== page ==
But while the 100Hz system does improve the appearance of motion, there's still residual evidence of resolution loss as objects pass across the screen, plus some small but certainly noticeable evidence of a shimmering side effect around moving objects' edges.
Our other negative thought, given the 32D3000's rather high price tag of around £750, is that maybe you don't really need all the features that Sony has thrown at this relatively small TV's pictures.
For instance, sat at a perfectly normal viewing distance we didn't totally appreciate what the 10-bit engine was doing to colours. Nor could we fully see any extra clarity that might be forthcoming from the 32D3000's apparent friendliness with 1080p/24fps high-definition material, or the extra motion clarity made possible by the MotionFlow system. It's only with your nose pretty much pressed up to the screen that the benefits of all Sony's features become visible.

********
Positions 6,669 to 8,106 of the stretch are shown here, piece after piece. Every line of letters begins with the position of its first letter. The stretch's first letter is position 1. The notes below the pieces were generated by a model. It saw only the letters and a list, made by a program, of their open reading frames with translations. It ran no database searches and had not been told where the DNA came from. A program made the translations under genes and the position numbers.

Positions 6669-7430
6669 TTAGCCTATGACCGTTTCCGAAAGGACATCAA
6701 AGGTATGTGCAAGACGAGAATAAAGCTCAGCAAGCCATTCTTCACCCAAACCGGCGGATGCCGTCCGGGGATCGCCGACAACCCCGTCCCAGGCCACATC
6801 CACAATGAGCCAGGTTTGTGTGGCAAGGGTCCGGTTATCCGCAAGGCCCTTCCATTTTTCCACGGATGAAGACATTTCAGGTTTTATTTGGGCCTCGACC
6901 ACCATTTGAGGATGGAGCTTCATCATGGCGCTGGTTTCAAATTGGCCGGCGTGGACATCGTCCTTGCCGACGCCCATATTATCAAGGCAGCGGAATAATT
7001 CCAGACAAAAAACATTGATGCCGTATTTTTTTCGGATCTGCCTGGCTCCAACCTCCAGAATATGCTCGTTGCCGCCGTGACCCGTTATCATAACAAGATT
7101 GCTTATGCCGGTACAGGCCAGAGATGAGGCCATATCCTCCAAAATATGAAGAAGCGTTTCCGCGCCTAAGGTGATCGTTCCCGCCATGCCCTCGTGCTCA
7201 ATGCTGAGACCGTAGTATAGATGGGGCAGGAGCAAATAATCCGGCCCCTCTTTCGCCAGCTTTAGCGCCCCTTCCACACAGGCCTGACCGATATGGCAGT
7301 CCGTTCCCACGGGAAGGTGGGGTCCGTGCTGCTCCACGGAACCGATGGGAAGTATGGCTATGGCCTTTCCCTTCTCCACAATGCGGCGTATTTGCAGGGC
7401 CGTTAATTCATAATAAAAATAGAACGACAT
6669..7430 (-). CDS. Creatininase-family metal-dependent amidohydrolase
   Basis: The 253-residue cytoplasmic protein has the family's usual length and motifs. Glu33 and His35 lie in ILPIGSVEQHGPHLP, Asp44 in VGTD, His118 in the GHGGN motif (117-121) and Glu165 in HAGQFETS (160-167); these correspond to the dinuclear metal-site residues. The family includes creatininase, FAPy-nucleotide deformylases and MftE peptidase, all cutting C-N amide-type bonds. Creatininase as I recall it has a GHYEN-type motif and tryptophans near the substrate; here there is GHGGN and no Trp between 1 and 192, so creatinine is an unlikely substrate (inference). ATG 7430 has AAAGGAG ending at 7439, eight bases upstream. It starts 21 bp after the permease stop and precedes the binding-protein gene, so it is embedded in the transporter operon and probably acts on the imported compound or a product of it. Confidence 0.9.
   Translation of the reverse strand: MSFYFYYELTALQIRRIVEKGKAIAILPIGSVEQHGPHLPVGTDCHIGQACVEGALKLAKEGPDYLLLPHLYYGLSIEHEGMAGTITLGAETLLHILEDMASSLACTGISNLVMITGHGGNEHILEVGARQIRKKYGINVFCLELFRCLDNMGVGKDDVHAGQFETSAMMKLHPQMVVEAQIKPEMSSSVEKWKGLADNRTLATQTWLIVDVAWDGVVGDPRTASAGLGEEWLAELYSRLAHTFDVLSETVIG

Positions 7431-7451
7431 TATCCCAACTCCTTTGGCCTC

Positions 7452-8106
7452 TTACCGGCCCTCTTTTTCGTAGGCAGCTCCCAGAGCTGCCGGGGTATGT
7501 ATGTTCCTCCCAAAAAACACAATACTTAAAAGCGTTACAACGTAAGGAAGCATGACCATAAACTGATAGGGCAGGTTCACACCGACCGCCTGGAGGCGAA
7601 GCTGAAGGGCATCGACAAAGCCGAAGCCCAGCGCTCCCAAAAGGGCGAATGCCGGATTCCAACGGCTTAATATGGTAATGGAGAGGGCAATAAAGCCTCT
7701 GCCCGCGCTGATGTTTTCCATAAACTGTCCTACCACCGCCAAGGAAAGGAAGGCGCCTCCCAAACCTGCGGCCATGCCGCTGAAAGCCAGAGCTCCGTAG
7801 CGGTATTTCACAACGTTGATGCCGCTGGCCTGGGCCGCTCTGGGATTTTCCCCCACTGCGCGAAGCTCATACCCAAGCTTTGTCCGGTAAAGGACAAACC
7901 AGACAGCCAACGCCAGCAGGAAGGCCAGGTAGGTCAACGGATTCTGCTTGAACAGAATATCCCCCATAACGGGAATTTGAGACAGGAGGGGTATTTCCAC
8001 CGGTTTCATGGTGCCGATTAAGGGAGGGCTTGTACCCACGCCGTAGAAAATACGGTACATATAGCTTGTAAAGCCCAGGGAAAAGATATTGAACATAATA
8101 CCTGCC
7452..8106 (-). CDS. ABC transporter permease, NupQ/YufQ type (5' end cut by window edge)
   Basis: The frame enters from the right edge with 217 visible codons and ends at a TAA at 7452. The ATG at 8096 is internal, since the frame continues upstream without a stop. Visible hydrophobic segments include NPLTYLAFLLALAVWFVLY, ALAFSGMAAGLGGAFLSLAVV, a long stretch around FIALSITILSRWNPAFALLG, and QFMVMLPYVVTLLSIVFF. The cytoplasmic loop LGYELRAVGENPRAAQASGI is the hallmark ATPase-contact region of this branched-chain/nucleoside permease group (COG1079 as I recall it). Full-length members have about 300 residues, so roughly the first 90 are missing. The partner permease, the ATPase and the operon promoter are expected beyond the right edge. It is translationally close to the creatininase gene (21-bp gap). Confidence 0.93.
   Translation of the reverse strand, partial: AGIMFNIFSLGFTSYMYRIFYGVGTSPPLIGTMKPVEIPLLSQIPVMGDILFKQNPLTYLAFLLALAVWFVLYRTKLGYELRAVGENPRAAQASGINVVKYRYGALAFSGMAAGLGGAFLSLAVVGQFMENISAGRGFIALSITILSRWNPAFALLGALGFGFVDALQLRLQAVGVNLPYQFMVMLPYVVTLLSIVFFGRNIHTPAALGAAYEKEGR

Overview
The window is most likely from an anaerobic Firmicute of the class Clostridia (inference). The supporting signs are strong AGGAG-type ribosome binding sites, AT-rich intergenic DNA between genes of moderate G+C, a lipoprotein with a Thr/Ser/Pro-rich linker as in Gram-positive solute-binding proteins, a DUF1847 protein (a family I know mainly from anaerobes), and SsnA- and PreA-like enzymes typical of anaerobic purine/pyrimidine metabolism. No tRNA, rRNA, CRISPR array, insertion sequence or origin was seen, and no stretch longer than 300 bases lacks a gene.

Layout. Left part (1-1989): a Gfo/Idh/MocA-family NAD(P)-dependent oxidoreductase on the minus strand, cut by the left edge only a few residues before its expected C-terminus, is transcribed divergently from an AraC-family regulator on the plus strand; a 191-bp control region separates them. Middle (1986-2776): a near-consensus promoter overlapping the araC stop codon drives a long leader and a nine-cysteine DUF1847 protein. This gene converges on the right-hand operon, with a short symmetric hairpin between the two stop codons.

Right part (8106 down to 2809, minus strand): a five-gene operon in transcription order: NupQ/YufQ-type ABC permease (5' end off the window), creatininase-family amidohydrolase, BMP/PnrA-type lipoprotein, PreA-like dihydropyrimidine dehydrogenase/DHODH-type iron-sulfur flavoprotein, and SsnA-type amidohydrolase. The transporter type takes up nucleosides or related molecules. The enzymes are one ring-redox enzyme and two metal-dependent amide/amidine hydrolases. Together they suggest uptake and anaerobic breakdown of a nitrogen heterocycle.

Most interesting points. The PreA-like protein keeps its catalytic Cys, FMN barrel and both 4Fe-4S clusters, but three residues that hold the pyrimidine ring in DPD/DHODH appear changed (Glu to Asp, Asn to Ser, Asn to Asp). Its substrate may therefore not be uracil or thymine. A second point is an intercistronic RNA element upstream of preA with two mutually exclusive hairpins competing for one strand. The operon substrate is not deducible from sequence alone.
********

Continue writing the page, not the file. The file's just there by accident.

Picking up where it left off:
This means, of course, that you might be better buying a rather cheaper, less feature-heavy 32-inch LCD TV instead.
We have nothing against showing off. Indeed, some of the finest TVs around have come about as a direct result of manufacturers deciding to prove to the world just what they're capable of.
But with the Sony Bravia KDL-32D3000, the simple fact is that while the TV is certainly very good, it's just too small to really benefit from some of the features it's making you pay good money for.
Edited by Jason Jenkins
Additional editing by Jon Squire